Retinitis Pigmentosa and Low Vision

Editor: Dr. Russel Lazarus, Published May 3, 2021

An estimated 1 in 4,000 people are affected by retinitis pigmentosa (RP).

Retinitis pigmentosa is an inherited eye disease that causes a breakdown and loss of cells in the retina. The most common symptoms of RP include decreased peripheral vision, trouble seeing at sunset and night or colors appearing washed out.

While there is no cure for most causes of RP, it can be managed effectively with the help of a low vision eye doctor.

If you have been diagnosed with RP, contact an eye doctor near you, who will provide low vision aids and devices, as well as the practical skills needed to manage the condition.

What causes retinitis pigmentosa?

Retinitis pigmentosa is an inherited eye condition, affecting the genes responsible for the healthy growth of the photoreceptors in the retina.

Photoreceptors are the cells in the retina that begin the process of seeing. They absorb and convert light into electrical signals, which are sent to other cells in the retina and ultimately through the optic nerve to the brain, where they are processed into the images we see. Cones and rods are the two types of photoreceptors, and both can be affected by RP.

Most forms of RP first cause a degeneration of the rods, making it harder to see in dim light. As the condition progresses, the cones, which are located in the center of the retina, will be affected. Once the rods become damaged it is difficult to perceive color and fine detail.

Retinitis Pigmentosa Symptoms

People with RP may experience vision loss in the following ways:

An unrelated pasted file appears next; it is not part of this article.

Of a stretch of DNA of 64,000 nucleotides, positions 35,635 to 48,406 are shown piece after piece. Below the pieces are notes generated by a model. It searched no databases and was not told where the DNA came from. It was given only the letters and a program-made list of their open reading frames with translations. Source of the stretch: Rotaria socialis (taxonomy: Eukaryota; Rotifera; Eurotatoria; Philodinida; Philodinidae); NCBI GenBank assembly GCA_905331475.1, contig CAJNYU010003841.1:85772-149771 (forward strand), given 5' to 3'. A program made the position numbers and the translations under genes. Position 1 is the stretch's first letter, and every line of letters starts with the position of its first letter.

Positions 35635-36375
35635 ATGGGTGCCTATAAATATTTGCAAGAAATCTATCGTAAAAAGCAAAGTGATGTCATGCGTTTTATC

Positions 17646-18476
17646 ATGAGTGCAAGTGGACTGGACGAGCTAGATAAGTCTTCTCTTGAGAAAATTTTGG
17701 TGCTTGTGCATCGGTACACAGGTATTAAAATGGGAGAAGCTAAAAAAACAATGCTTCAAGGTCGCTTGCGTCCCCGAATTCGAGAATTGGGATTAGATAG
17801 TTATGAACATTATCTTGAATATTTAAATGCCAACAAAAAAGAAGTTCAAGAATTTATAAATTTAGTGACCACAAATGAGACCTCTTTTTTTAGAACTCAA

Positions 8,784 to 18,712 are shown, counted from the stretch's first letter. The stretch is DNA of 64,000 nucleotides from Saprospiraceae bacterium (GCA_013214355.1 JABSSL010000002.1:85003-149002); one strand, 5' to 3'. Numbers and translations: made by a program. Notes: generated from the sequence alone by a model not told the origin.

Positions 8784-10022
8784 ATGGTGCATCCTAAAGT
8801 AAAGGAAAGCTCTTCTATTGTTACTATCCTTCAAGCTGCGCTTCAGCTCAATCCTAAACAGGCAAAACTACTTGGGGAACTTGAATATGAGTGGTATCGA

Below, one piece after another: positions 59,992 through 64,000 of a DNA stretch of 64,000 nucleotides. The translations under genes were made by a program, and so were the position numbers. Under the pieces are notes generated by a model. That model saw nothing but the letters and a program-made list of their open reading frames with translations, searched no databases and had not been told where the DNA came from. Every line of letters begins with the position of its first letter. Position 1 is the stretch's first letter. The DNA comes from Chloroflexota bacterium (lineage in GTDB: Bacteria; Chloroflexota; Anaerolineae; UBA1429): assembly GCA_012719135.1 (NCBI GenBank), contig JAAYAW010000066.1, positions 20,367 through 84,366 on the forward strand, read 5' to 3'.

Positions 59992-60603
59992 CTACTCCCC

• Reduced vision in dim light: Visual acuity is reduced in situations of low lighting, such as reading a menu in a restaurant, navigating in a dimly lit movie theatre or during sunset.
  • Gradual loss of peripheral (side) vision, also known as tunnel vision. A person with tunnel vision may find themselves bumping into things as they move around.
  • Loss of central vision. This can make it difficult to do detailed tasks such as reading, crafts or threading a needle. Even watching TV or viewing a sports event may be challenging.
  • Loss of night vision. People with night blindness find it difficult to see at night, especially for driving orat  entertainment venues. It can take a few minutes for their eyes to adjust between bright and darker places and they may have trouble seeing clearly even at dusk or twilight.
  • Problems with color vision. Some people may have trouble seeing colors or distinguishing between similar colors. The colors seen are often washed out rather than vibrant.

Low vision treatment for retinitis pigmentosa

Vision loss due to retinitis pigmentosa can present challenges in performing ordinary tasks like reading, recognizing faces and watching TV.

There are several low vision aids and devices that can maximize one’s remaining vision in order to continue working and maintain an active lifestyle.

Some low vision aids and glasses available include:

  • Bioptic telescopic glasses
  • Close circuit television (CCT) or digital magnifiers
  • Custom-made optical systems
  • Hand-held magnifiers
  • Low vision magnifying reading glasses
  • Prismatic reading glasses
  • Reverse telescopic glasses
  • Side-vision awareness glasses
  • Tele-microscopic glasses

Contact an eye doctor near you for help in managing your retinitis pigmentosa and maximizing your usable vision.